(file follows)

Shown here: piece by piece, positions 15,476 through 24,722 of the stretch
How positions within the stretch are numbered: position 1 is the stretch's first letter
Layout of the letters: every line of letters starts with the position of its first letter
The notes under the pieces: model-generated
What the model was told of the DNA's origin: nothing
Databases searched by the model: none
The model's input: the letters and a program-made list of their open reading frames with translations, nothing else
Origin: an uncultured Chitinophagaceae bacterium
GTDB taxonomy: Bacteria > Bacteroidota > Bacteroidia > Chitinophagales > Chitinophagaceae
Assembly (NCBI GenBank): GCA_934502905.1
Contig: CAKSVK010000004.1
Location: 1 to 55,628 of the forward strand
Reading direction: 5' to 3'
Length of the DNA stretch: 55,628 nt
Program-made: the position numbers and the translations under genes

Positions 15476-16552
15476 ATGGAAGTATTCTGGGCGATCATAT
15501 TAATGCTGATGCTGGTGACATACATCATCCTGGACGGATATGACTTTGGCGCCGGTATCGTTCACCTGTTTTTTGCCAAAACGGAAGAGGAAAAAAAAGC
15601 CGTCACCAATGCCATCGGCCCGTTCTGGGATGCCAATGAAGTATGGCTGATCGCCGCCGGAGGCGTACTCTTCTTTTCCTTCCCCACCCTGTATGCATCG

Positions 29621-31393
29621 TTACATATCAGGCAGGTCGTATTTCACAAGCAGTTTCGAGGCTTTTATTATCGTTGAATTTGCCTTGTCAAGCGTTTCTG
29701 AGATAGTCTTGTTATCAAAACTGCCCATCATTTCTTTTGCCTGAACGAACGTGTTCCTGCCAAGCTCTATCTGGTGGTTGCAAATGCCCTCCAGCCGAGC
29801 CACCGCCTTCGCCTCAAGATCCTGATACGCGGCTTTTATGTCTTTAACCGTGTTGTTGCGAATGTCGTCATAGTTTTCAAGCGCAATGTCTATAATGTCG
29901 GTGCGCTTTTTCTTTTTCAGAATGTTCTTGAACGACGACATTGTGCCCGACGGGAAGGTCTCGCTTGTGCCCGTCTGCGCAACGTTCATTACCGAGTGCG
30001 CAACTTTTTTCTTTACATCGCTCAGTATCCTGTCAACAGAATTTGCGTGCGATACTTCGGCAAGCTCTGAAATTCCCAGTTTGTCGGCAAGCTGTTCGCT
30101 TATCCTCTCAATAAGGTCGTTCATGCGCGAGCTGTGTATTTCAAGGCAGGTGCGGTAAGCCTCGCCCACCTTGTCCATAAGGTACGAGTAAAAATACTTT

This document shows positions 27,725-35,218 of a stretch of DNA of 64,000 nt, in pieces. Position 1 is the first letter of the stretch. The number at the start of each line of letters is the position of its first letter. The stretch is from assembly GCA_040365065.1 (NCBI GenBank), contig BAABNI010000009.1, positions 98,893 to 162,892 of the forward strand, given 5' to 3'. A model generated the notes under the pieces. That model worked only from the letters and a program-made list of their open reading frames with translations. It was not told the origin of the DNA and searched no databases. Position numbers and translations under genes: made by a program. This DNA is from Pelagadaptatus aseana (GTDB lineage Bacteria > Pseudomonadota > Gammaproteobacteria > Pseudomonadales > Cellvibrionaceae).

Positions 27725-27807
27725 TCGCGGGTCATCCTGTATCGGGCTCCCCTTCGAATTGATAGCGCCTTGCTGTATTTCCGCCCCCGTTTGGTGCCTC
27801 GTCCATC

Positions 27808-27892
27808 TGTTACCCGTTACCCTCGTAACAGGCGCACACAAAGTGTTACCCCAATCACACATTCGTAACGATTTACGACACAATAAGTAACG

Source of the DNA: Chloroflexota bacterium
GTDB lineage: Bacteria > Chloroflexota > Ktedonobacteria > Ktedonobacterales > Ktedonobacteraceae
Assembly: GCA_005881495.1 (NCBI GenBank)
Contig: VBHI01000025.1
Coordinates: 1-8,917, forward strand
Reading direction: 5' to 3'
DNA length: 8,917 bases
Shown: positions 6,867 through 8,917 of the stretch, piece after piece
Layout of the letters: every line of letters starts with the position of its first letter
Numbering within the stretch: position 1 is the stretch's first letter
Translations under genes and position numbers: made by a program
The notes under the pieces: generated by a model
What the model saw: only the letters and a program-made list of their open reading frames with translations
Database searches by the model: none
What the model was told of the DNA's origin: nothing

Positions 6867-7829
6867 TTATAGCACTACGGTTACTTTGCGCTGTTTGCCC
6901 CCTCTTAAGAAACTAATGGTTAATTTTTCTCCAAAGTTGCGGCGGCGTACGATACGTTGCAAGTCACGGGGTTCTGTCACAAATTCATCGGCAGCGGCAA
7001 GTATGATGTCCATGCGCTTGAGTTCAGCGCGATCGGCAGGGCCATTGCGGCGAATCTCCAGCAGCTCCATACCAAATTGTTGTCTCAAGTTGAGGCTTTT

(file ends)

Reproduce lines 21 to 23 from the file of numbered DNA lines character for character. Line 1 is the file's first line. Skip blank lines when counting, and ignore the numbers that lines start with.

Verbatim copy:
29621 TTACATATCAGGCAGGTCGTATTTCACAAGCAGTTTCGAGGCTTTTATTATCGTTGAATTTGCCTTGTCAAGCGTTTCTG
29701 AGATAGTCTTGTTATCAAAACTGCCCATCATTTCTTTTGCCTGAACGAACGTGTTCCTGCCAAGCTCTATCTGGTGGTTGCAAATGCCCTCCAGCCGAGC
29801 CACCGCCTTCGCCTCAAGATCCTGATACGCGGCTTTTATGTCTTTAACCGTGTTGTTGCGAATGTCGTCATAGTTTTCAAGCGCAATGTCTATAATGTCG